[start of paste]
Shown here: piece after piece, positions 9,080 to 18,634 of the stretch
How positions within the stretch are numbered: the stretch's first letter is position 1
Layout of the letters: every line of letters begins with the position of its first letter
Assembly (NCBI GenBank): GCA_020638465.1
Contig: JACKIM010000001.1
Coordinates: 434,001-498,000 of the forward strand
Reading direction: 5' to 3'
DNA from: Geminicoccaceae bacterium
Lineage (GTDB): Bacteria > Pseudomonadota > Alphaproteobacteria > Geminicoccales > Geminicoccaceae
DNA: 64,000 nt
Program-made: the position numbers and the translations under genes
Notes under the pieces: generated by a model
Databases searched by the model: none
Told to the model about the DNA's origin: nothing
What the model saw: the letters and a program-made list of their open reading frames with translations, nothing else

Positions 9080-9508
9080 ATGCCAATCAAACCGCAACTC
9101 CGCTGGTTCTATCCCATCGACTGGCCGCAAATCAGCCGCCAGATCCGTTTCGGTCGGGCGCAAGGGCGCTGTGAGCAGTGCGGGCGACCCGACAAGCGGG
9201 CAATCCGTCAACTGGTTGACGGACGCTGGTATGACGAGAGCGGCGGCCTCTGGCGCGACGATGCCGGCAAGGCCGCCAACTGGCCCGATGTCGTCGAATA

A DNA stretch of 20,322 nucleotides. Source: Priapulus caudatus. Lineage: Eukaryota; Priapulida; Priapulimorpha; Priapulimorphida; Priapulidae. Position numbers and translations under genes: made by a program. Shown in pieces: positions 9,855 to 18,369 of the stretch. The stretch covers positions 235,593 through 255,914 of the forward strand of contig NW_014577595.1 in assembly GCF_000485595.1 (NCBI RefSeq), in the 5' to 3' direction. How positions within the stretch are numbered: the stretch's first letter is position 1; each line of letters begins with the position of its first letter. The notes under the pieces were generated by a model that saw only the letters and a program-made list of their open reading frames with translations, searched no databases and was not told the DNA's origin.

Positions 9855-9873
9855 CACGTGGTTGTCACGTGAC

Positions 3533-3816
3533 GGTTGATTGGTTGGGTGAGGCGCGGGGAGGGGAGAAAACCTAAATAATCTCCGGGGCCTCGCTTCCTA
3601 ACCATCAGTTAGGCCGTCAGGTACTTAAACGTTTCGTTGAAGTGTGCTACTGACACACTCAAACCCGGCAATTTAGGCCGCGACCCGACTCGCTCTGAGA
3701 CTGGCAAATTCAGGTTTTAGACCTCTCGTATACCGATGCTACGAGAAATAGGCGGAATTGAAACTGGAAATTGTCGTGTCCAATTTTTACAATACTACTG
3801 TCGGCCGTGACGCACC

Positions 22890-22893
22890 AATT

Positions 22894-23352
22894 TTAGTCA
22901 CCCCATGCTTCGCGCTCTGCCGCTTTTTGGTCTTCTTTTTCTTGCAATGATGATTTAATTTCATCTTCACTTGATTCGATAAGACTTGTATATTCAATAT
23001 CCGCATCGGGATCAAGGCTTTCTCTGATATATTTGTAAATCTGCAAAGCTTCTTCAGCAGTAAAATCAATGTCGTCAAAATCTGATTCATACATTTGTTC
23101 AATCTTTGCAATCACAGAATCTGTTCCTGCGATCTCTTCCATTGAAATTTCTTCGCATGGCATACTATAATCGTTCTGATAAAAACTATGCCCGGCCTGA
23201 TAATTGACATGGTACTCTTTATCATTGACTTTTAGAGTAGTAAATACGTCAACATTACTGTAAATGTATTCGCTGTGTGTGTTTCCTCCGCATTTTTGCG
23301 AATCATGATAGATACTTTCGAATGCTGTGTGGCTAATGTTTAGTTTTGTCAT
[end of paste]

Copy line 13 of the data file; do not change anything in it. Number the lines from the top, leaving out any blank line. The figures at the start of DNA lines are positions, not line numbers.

Databases searched by the model: none